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Thursday May 26th

How UNC's energy consumption stacks up against other universities

<p>Duke Energy workers install one of 10 LED streetlights on Franklin Street in 2012 as part of a 12-month pilot program to evaluate the effectiveness of the LED lamps in increasing safety at night. The lamps are also expected to last longer and lower carbon emissions.</p>
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Duke Energy workers install one of 10 LED streetlights on Franklin Street in 2012 as part of a 12-month pilot program to evaluate the effectiveness of the LED lamps in increasing safety at night. The lamps are also expected to last longer and lower carbon emissions.

Energy consumption at UNC increased from 2017 to 2018, despite UNC's goal of reducing Energy Use Intensity by 40 percent between 2003 and 2025.

Since 2003, UNC reported a 33 percent reduction in EUI, the amount of energy used per square foot per year, by 2017. This number dropped to 31 percent for the 2018 fiscal year. 

Cindy Register, assistant director of engineering services for Energy Management at UNC, said the increased EUI on campus in 2018 was primarily a result of increased steam and chilled water consumption. Steam and chilled water production is a large part of the process that produces energy for buildings, including heat, lighting and power. 

The energy goal was put in place by an executive order from Gov. Roy Cooper in October 2018. The order is a guiding measure for all state-owned buildings, including university buildings, to decrease EUI. 

In order to meet the 40 percent energy reduction goal by 2025, Energy Management will focus on investigating why there was an increased use of steam and working on ways to reverse the increased use, Register said.

To reduce steam and chilled water consumption, Energy Management will repair key parts of the system that can drain energy when damaged, schedule off-hours for lab sterilization equipment that use steam production and use water purification systems that do not require a heating and distilling process in labs, Register said.

“It’s important for us to save energy because we are protecting our resources, which is very critical, and we also save money,” Register said. “We’re saving dollars that we would spend to buy energy.”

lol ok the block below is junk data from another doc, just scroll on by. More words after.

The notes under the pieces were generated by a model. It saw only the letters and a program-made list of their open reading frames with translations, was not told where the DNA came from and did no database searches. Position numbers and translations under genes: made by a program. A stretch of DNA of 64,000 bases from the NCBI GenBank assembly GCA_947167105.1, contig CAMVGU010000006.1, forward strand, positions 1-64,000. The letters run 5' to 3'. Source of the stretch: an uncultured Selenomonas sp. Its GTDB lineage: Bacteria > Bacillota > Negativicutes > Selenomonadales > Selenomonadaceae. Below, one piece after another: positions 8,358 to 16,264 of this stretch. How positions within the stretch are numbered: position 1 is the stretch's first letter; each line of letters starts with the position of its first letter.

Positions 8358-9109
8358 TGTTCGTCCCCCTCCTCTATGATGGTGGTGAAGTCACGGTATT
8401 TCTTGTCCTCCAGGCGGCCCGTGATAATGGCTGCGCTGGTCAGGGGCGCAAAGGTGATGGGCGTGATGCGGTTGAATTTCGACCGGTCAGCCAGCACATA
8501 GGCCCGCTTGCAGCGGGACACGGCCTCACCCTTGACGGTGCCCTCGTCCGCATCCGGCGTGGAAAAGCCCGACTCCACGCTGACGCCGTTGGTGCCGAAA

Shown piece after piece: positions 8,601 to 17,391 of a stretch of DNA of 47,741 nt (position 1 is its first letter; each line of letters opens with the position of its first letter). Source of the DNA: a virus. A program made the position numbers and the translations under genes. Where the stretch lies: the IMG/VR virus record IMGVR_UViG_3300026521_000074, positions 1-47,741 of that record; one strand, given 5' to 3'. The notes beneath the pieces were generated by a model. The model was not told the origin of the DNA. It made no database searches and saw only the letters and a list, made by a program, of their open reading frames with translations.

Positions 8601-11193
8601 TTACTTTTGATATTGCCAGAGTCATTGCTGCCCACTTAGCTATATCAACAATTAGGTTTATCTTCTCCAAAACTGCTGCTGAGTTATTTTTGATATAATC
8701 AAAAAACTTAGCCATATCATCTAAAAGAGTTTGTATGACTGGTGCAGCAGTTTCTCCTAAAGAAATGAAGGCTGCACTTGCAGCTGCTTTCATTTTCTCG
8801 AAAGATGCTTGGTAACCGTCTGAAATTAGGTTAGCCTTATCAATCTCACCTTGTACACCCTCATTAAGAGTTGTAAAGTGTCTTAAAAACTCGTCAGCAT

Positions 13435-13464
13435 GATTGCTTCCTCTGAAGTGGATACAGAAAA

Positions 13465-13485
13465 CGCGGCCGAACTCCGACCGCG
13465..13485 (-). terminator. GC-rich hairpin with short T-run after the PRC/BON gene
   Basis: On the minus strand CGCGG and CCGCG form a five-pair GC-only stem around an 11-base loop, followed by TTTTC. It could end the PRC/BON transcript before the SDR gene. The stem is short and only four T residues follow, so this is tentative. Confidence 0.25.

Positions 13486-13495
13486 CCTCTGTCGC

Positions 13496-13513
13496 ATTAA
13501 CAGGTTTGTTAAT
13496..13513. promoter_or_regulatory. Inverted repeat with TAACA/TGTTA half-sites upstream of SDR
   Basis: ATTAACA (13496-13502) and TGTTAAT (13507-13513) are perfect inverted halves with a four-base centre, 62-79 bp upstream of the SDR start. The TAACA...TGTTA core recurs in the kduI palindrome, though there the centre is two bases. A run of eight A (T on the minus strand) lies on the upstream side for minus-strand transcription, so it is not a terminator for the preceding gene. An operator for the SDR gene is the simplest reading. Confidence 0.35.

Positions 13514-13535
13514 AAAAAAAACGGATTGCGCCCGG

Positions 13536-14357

And the dollars are critical. 

Since 2003, UNC had saved $382.6 million in energy costs by the end of 2018, Register said. Cost is a driving factor for universities' efforts to reduce energy consumption.

But counterparts to UNC such as North Carolina State University are making more ambitious energy goals. N.C. State moved their goal of attaining 40 percent less EUI to 2022, instead of 2025, said Erik Hall, N.C. State’s director of Energy Management. 

Hall said they hope to try and cut the use to 50 percent by 2025. 

“We should be leading the charge and showing the way for others, and we take that seriously,” Hall said. “The reality of the rates dictates that we have to find ways of staying within our budgets and one of the ways of doing that is by reducing our consumption.” 

In order to meet these energy goals, N.C. State has invested in various projects across its campus, including innovative projects on historic buildings, LED lights installed throughout campus and new technology that recycles air inside of buildings, Hall said. 

The transition to LED lighting is a shift UNC also made with the rest of the UNC system, said Jason Tyson, director of Media Relations for the UNC system.

“We learn a lot from UNC, we learn a lot from App State, ECU – we have a great group of universities and we collaborate really well," Hall said.

@JessySnouwaert

university@dailytarheel.com

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